What to know about new seller disclosure rules in Miami-Dade County

by Andrew Morrell

Starting June 14, 2019, home sellers in Miami-Dade County, along with their agents, will need to adhere to new disclosure rules related to special assessment district (formerly known as a special taxing district). In an email sent to members of the Miami Association of Realtors, the organization’s government affairs office elaborated the most important changes to the rule impacting real estate agents and their clients.

What is changing?

According to the Miami Realtors bulletin, beginning June 14, “sellers will be required to disclose that their property is located within a special taxing district via an addendum to the residential contract for sale and purchase.” Miami Realtors members will see this updated addendum in Form Simplicity, the digital transaction management service available through the association.

What is a special assessment district or special taxing district?

Special Assessment Districts (generally known as special taxing districts) are entities created at the request of homeowners or HOAs and managed through a division of Miami-Dade County’s Parks, Recreation and Open Spaces department. According to the county, at least 1,000 such districts are in place throughout the area, covering some 271,000 households. Special taxing districts serve as a funding mechanism for various services or improvements shared by a single community. Some common uses for special taxing districts include:

  • Garbage disposal
  • Community security guards
  • Street lighting
  • Installation of water or sewer utility lines
  • General maintenance (such as landscaping)

Homeowners located within a special taxing district pay a share of the fees to fund these services as part of their annual property tax statement from the county. However, these fees are not technically the same as property taxes — they are assessed “on the basis of benefit [non-ad valorem] rather than property value [ad valorem] and they are assigned to specific properties rather than all properties within a general taxing district,” per the county’s website.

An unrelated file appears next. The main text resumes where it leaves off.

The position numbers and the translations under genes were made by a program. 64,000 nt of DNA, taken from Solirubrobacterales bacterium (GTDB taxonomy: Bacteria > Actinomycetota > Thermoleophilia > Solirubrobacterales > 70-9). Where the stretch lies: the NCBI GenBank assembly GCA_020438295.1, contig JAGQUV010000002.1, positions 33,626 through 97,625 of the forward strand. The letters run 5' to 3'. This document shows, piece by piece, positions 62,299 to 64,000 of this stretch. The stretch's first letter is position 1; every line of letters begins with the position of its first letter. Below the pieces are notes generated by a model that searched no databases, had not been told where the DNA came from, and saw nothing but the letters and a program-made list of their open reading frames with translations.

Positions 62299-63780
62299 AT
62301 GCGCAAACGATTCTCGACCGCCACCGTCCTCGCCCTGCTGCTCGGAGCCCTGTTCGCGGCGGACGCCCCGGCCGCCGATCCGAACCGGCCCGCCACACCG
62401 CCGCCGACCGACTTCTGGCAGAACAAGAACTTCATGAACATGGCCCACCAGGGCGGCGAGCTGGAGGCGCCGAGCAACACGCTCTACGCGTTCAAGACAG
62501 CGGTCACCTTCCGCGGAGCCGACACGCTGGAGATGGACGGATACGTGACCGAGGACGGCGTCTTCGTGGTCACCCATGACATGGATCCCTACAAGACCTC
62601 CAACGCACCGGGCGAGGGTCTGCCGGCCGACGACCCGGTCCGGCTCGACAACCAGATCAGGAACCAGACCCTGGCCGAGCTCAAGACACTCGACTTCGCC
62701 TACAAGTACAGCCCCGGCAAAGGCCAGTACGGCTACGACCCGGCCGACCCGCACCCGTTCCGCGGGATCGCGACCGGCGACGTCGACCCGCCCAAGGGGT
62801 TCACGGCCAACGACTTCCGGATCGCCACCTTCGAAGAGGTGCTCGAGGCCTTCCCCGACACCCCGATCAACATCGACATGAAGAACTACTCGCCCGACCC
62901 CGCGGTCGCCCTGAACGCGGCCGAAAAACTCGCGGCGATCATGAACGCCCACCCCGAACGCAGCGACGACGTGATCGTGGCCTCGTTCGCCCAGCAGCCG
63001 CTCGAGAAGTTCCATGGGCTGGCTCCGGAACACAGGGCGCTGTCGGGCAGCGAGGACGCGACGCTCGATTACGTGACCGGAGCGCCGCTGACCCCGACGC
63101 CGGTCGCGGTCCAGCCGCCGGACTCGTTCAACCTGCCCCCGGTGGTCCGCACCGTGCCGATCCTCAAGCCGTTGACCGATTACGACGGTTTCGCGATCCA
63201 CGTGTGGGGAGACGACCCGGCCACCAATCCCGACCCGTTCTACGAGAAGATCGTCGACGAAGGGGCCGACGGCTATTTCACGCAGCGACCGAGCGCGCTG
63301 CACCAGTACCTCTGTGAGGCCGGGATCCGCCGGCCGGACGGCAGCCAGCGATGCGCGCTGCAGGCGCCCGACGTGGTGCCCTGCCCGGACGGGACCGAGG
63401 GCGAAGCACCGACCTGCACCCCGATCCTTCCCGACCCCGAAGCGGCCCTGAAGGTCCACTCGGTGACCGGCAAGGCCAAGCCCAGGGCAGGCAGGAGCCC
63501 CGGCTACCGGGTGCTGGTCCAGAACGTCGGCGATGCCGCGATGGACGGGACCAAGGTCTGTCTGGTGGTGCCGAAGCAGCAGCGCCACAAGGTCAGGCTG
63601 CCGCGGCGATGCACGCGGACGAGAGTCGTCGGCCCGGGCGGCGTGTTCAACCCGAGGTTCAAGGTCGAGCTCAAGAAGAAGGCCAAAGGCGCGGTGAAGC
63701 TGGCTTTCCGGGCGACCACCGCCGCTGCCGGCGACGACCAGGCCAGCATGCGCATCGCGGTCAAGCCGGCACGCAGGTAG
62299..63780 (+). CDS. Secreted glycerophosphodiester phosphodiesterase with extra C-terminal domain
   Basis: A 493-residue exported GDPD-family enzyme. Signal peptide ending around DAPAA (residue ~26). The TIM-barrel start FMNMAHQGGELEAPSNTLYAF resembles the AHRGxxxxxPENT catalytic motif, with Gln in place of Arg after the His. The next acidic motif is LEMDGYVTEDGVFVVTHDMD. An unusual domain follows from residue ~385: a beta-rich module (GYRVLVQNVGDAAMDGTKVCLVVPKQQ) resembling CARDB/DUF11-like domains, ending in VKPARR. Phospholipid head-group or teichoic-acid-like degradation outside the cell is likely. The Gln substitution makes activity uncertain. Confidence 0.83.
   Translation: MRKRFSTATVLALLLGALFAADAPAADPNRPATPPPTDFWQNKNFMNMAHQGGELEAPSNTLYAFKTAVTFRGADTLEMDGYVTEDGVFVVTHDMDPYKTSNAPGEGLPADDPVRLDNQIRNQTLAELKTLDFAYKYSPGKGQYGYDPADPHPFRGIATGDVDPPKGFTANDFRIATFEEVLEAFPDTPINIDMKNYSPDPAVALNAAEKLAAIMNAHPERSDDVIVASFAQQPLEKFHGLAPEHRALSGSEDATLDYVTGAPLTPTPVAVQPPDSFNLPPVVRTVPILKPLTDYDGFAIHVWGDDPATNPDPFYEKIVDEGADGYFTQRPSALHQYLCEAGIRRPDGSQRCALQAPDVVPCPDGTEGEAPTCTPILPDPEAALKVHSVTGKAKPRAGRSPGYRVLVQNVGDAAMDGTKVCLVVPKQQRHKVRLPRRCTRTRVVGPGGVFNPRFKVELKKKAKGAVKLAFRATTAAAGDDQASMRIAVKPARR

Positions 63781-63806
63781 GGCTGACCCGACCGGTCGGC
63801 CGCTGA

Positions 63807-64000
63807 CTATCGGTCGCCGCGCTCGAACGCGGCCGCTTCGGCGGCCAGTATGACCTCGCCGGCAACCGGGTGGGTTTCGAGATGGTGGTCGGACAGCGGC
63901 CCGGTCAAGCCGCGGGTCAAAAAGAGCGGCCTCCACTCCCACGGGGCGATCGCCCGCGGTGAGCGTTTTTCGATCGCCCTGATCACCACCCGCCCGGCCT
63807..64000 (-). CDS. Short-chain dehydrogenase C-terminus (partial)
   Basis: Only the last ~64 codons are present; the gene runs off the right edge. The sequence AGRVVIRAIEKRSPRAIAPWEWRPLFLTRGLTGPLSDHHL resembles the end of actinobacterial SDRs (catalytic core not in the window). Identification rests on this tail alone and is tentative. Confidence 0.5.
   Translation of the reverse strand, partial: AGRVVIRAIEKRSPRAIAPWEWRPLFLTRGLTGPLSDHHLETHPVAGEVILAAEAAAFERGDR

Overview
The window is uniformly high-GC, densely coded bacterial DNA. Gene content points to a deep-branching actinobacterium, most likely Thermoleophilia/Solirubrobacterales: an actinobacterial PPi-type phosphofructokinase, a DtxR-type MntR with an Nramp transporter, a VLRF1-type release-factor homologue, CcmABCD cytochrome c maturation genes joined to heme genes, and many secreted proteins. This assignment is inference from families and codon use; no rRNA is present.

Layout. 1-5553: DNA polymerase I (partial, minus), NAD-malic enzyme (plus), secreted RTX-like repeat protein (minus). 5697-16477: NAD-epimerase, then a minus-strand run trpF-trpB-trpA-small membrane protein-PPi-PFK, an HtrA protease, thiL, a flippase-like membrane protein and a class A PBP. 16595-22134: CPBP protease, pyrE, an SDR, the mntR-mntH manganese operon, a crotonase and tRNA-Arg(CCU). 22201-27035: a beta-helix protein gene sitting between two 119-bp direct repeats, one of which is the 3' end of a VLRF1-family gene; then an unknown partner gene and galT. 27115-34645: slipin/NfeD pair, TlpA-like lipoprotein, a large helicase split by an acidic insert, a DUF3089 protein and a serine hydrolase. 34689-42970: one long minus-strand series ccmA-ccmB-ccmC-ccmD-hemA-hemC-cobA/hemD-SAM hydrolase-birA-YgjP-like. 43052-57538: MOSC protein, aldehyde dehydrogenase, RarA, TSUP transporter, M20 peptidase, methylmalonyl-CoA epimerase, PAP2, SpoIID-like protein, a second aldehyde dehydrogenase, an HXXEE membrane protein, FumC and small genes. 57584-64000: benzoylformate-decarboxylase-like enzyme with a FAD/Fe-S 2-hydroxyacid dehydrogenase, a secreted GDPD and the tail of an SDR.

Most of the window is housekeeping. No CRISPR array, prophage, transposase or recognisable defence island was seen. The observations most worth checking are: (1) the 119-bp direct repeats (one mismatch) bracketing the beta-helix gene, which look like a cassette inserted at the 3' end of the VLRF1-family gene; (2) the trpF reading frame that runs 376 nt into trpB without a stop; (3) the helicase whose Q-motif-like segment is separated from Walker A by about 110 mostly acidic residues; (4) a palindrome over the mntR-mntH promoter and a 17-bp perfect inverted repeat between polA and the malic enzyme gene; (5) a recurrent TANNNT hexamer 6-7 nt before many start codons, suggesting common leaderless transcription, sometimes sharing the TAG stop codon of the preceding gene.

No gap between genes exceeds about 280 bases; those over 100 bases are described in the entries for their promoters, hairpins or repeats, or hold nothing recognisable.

What should agents do next?

The Miami Realtors Association advised members to first determine if any of their listings are within a special taxing district. This can be accomplished through an online search. For any properties within a special taxing district, agents will just need to ensure the seller signs the new disclosure.

The association also pointed out that after hearing input from its government affairs team, Miami-Dade officials drafting the new disclosure rules did not adopt more stringent language that would have required sellers to disclose any of the following:

  • The dollar amount of any fees levied through special taxing districts.
  • Any pending petitions to create a new special taxing district that would affect the seller’s property.

The home seller also does not need to record the disclosure with the county clerk and pay a recording fee.

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